Police are planning how to counter further Greenpeace bids to stop a $200 million irrigation project in Canterbury.
Last Wednesday, about 20 protesters from Greenpeace blocked work where the second stage of the Central Plains Water scheme is under construction near Hororata, saying more cows bring more pollution.
Police met with CPW yesterday about future protests and how they can be dealt with.
Senior Sergeant Pete Stills told The Star he expected Greenpeace “to have another crack at some point”.
“Greenpeace doesn’t tend to do a one-off,” he said.
Greenpeace campaigner Genevieve Toop said there would be more protests.
“We have been really open about going back. We will bring more people and aim to stay longer,” she said.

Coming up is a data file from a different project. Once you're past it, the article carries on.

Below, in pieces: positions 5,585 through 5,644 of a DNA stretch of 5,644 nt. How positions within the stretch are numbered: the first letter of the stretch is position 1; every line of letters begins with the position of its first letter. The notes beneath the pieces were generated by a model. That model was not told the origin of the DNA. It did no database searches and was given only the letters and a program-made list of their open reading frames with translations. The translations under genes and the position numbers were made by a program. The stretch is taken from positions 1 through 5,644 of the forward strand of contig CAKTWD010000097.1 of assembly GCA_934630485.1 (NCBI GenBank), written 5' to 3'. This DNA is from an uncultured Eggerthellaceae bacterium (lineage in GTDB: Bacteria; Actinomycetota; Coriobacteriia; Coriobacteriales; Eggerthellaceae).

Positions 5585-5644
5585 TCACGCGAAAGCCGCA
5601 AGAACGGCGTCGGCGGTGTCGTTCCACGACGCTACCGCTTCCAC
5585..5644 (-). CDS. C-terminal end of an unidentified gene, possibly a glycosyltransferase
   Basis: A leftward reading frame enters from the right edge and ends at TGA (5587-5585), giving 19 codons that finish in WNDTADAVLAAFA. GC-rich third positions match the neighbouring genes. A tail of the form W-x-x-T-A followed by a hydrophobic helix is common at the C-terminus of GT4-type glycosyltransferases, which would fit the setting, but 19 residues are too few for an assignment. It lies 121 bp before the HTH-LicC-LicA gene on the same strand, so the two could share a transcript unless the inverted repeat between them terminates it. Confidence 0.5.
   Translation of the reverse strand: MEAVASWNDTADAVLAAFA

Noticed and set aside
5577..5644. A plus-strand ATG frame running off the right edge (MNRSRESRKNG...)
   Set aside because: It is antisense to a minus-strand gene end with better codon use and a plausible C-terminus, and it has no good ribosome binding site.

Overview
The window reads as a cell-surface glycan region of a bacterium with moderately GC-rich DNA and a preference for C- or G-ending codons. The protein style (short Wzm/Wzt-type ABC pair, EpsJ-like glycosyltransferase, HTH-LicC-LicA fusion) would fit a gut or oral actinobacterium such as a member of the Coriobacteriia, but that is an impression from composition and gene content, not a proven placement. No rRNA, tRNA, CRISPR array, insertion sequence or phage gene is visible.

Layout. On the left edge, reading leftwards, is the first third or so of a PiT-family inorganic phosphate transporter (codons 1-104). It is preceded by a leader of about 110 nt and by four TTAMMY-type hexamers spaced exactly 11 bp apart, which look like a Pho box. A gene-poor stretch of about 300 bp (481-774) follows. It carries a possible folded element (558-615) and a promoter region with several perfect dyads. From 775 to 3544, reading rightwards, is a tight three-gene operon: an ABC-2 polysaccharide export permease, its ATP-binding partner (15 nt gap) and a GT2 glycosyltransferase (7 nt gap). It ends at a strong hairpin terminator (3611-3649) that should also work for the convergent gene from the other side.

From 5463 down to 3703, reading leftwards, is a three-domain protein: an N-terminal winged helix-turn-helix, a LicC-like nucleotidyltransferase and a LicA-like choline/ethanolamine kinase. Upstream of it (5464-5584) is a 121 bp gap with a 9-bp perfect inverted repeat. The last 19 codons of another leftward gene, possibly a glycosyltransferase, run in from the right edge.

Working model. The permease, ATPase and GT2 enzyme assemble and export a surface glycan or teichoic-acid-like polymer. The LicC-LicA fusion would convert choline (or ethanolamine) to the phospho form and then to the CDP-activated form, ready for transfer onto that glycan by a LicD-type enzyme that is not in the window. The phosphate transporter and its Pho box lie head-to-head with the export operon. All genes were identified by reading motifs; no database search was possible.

“I can’t tell you any details about numbers [of protesters], a date or the location at this stage, but we will hit them in Canterbury somewhere at some time.”
“They [police and CPW] have nothing to worry about, we are peaceful and non-violent. They have nothing to fear from us. We are just standing up for rivers,” she said.
Work on the scheme started in April. There will be a 56km canal between the Rakaia and Waimakariri rivers to irrigate the central Canterbury Plains.
When completed it will irrigate about 60,000ha of farmland.
The CPW scheme is one of three irrigation schemes in Canterbury, and part of eight nationwide. Miss Toop said any of the three in Canterbury could be targeted by them at any time.